Book Club:: Hallowed Be This House

The last chapter of our February book, Hallowed Be This House: Finding Signs of Heaven in Your Home, The Bedroom. Thomas Howard again emphasizes the constant theme, “My life for yours.”

 

As a married woman, mother of 7, my thoughts on the bedroom will look differently than Emily’s and I would hope that Miss Emily would please share all her wonderful thoughts with us in the comments or in a post I can link to.  (Yeah!  Emily took the bait and wrote about the bedroom from a single woman’s perspective.)

 

This total self giving, or at least the supposed self giving, can take many forms in the bedroom. Howard begins with talk of conception and comes full circle to talk of death. Both are a laying down of life…or a beginning of a new life. And so the bedroom is rightly called a place of beginnings and ends.

 

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This total giving of self, hhmmm…How many times does our gift of self dissipate before the door even shuts behind us? And our husband, well, he’s left with the crumbs…Oh, and we want the lights out even though we’re already covered by an old gym shirt and years of insecurity?

 

And when we do have the lights on, what do they reveal?  Is our bedroom junk drawer of the house?  Laundry scattered, toys strewed, papers stacked here and there and a night stand with a tower of dusty books reaching higher and higher as if infused with the same magic Jack and his infamous beanstalk were?

 

The saying goes the kitchen is the heart of the home.  I contend the bedroom is the heart of the family. If there is discord in the bedroom…there will be discord in the family.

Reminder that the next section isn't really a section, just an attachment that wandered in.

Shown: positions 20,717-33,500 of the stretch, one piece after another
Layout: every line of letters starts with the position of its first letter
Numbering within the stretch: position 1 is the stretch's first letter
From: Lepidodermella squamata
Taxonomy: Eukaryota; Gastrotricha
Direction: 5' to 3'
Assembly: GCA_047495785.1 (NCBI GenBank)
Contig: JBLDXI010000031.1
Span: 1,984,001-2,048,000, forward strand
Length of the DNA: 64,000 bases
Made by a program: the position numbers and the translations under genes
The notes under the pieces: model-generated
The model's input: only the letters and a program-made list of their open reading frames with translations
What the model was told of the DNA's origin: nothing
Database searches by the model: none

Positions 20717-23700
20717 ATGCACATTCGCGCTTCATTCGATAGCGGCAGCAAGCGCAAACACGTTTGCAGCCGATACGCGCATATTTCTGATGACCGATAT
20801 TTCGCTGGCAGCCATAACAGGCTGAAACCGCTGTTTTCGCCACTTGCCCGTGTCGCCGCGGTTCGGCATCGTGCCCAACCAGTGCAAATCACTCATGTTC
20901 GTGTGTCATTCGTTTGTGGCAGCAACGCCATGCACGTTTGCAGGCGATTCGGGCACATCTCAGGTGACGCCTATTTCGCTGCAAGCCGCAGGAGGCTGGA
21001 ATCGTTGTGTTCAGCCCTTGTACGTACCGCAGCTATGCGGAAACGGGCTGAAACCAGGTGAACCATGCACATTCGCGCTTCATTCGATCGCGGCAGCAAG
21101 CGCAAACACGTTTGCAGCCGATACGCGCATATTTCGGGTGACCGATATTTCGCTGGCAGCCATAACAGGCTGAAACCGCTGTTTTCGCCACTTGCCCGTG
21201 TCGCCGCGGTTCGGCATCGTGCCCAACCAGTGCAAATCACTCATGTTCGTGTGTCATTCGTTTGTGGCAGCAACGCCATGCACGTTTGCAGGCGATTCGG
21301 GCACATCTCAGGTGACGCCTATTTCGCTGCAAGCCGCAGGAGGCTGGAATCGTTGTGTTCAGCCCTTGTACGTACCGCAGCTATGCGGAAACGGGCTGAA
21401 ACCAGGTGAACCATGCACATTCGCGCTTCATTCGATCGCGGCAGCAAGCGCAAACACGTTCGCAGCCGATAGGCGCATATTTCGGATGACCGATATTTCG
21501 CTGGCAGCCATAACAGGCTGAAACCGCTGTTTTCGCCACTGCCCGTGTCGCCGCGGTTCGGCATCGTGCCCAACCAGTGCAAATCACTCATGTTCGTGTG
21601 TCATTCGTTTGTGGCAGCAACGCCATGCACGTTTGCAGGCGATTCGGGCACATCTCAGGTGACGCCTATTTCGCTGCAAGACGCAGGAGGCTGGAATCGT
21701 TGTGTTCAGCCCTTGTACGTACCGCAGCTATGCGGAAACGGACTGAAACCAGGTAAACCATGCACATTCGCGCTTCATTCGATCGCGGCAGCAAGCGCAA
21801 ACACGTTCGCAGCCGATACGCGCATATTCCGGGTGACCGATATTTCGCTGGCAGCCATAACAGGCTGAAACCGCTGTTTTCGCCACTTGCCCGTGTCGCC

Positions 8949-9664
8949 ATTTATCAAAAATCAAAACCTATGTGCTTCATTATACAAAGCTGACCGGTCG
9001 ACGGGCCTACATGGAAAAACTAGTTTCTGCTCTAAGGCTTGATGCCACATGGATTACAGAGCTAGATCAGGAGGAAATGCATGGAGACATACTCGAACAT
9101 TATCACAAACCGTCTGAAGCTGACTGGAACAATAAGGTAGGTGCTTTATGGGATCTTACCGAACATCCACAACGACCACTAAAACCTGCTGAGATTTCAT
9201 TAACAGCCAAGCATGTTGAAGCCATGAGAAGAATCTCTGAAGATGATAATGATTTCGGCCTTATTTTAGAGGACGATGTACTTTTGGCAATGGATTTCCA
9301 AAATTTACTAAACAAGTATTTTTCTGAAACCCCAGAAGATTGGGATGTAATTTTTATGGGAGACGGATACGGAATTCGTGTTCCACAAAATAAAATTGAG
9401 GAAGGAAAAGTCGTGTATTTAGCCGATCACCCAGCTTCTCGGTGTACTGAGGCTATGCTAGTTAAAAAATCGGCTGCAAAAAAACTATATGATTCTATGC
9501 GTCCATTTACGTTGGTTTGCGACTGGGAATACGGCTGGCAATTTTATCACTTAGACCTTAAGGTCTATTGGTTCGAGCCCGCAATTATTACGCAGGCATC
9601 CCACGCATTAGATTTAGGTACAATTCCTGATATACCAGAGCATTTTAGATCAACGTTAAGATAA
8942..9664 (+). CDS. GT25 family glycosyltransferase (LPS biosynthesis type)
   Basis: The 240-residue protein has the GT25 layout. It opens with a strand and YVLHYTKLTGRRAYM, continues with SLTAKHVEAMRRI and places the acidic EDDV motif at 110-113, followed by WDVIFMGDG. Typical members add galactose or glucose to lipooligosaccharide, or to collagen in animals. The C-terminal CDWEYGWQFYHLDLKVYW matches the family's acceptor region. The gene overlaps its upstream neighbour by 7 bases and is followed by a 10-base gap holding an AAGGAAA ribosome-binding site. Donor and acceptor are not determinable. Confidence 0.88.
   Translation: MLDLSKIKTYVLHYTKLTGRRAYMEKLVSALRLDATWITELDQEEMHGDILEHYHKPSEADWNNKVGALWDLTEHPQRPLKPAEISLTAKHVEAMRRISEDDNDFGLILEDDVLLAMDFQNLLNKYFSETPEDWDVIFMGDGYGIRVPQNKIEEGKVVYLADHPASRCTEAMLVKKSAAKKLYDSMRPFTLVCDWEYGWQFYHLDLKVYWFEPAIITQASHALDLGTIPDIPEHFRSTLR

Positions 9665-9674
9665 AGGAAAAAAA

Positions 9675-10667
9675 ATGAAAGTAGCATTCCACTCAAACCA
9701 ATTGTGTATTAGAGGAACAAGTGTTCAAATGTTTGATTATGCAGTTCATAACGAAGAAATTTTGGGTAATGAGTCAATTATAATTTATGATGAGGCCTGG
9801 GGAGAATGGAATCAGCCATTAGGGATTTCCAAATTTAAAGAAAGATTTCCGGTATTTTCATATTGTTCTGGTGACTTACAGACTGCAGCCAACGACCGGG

Right before Leo was born I started making my bed regularly, turning on some soft Gregorian Chant and using a candle warmer to set the mood for our bedroom.  Now, Chris could care less about any of the stuff.  But for me, it made my bedroom a sanctuary.  Now, since Leo’s birth, my bed is not made regularly, some days I forget the music or candle warmer…and the bedroom loses its oasis like qualities; it has just become another room in the house.  It is not set apart as a mysterious sacred space in which the whole family benefits.

 

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And your bedroom is a sacred space.  It is in the bedroom we become co-creators with God.  (Without being vulgar, I realize there are other rooms in the house in which intimacy can be achieved.)  The bedroom most clearly express the reoccurring theme of laying our life for another in two very distinct ways.

 

And in the rite of conception, we can see, as we have seen in a dozen other exchanges and acts around the house, the whole story in one little act.  Here, life is “laid down” quite dramatically, in order that the life of love may be born anew, and that literal new life may come into being. The exactness of the picture is astonishing, not to say amusing: both bodies laid down, like the corn of wheat; both laid open, like the corn of wheat. Vulnerability, defenselessness, giving and receiving–nay, giving and receiving wholly indistinguishable from each other, for who will keep tally in these blissful exchanges to make sure the score is even?  My life laid down for you; our two lives laid down, becoming one life, and in this laying down and union, lo, the springing forth of new life.  My service to you turning out to be joy.  Your life laid down for me turning out to be joy. Your acceptance of me being itself your gift to me.